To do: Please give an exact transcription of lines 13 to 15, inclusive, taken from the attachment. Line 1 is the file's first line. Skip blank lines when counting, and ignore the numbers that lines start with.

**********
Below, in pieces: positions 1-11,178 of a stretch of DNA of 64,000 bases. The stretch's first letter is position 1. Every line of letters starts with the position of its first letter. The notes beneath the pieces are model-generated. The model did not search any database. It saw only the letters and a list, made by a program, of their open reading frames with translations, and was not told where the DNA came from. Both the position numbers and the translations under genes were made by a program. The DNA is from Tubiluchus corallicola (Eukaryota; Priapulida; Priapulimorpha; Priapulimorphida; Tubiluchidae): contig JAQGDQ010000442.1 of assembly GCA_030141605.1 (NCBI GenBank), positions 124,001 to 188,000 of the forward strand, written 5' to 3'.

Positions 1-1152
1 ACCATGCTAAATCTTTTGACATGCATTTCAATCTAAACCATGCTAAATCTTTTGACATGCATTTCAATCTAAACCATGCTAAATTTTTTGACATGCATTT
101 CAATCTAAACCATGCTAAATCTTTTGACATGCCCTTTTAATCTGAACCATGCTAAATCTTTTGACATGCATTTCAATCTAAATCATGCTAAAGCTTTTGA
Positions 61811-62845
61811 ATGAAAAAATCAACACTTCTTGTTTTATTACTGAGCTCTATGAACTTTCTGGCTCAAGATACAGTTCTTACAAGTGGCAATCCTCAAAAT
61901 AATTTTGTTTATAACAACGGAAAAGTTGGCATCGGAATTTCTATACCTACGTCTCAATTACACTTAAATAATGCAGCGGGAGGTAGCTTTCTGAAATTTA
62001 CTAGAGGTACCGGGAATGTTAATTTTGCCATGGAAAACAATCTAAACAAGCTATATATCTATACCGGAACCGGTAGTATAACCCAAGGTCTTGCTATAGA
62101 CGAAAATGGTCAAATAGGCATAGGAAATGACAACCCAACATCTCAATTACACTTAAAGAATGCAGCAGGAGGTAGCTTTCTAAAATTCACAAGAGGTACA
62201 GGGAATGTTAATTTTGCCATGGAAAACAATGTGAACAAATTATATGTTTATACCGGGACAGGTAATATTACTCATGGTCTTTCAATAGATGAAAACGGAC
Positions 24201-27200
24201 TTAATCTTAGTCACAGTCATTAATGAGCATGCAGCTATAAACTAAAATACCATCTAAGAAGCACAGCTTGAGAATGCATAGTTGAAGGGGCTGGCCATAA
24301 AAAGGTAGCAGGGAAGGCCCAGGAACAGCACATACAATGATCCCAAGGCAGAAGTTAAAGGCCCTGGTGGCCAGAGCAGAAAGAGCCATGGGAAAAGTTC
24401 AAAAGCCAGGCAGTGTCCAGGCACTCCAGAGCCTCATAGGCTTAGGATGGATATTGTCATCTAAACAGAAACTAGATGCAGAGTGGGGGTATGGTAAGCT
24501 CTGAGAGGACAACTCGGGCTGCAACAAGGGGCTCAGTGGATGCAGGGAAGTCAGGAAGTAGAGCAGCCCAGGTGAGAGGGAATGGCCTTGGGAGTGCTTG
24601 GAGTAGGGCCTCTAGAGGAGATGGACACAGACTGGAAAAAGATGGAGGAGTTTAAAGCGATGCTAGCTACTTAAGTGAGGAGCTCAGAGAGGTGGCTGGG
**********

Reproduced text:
24301 AAAGGTAGCAGGGAAGGCCCAGGAACAGCACATACAATGATCCCAAGGCAGAAGTTAAAGGCCCTGGTGGCCAGAGCAGAAAGAGCCATGGGAAAAGTTC
24401 AAAAGCCAGGCAGTGTCCAGGCACTCCAGAGCCTCATAGGCTTAGGATGGATATTGTCATCTAAACAGAAACTAGATGCAGAGTGGGGGTATGGTAAGCT
24501 CTGAGAGGACAACTCGGGCTGCAACAAGGGGCTCAGTGGATGCAGGGAAGTCAGGAAGTAGAGCAGCCCAGGTGAGAGGGAATGGCCTTGGGAGTGCTTG